Protecting Your Association Funds - What you need to know
Board members should be aware of a tactic used by management companies that could expose their Association to significant financial risks. Some companies require all Association funds to be held in a bank account controlled solely by the management company. This results in the Association effectively assigning all of its money to the management company.
These companies may hold all of their clients’ funds in a single, co-mingled bank account owned by the management company. Alternatively, the funds for each Association may be held in separate bank accounts, each under the sole control of the management company.
Either arrangement is unethical and preys upon the trust of board members that innocently allow the control of their Association assets to be transferred to the management company. This often ends in disaster.
Great for Management Companies, Bad for Associations
It is important to understand the reasons why unprincipled management companies propose this type of "put your money in our bank account" arrangement.
- Free Money.
- The management company earns interest on the Association’s funds. With the bank account in the name of the management company, all interest earned is the property of the company.
- More Free Money.
- The management company can earn “cash back”, points and other benefits by paying for the Association’s expenses using a company credit card. With both the bank account and the credit card in the name of the management company, all resulting rewards are the property of the company.
- Leverage Client Cash.
- If all client funds are held in a single bank account, the management company is free to use a portion of this money for a variety of investments. While some of the total funds must remain “liquid” and available in the account to pay bills on behalf of their clients, the vast majority can be used by the management company without clients being aware.
- Minimum Transparency.
- Clients have no direct access to their funds and no ability to verify that the funds are being properly handled. Financial statements may be issued by the management company to indicate the amount of Association funds being held, but these can be easily falsified.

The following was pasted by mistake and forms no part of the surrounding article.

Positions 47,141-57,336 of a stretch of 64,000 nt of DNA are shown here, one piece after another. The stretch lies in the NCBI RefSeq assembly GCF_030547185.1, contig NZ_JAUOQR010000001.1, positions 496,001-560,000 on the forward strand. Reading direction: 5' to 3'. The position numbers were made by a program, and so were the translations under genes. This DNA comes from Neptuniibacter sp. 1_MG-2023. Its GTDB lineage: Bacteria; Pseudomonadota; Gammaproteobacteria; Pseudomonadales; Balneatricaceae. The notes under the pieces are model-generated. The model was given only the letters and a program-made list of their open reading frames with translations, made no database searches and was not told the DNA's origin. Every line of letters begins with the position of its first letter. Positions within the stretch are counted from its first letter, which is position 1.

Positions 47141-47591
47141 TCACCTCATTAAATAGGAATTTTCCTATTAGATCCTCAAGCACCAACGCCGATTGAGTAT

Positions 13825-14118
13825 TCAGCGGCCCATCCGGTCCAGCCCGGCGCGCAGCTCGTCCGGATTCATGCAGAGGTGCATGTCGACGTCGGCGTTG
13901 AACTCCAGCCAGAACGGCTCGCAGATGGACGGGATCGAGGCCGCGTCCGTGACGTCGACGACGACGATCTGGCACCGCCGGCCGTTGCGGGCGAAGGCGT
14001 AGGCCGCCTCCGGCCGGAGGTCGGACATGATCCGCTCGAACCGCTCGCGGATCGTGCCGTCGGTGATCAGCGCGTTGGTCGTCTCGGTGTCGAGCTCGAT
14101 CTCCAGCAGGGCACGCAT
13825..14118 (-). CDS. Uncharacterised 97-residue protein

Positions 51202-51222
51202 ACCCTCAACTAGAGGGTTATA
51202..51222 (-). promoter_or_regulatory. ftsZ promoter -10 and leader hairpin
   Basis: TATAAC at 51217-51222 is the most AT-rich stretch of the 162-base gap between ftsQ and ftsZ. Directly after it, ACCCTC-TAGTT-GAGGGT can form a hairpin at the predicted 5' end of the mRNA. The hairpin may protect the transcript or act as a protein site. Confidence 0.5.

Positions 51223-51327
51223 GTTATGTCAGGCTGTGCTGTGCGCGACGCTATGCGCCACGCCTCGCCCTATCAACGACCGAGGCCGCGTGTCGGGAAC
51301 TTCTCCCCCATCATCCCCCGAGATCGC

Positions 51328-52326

- Discourage Client Cancellations.
- It often becomes difficult for a Board to obtain their funds if they elect to terminate the relationship with the management company. It is not uncommon for these management companies to force clients to wait months after the termination date before issuing a final disbursement check.
- Retain Power.
- If there is a dispute over the amount being held or how the funds are being handled, the management company has all of the power. With no access to the bank account and banking records the only option available to a Board is to file a law suit. Due to the high cost of legal actions, most Boards simply give up.
How to Protect Your Funds
Never allow Association funds to be held in a bank account that is owned or solely controlled by a management company. The bank account should be in the name of the Association with the board members having full and complete control and access.
The management company should be added as a signer on the Association's bank account so that it may perform the required financial-related duties. All earned interest and other benefits remain the property of the Association. The board can remove the management company from the bank account at any time.
This is the only appropriate financial arrangement and is the model followed by Connected Management.
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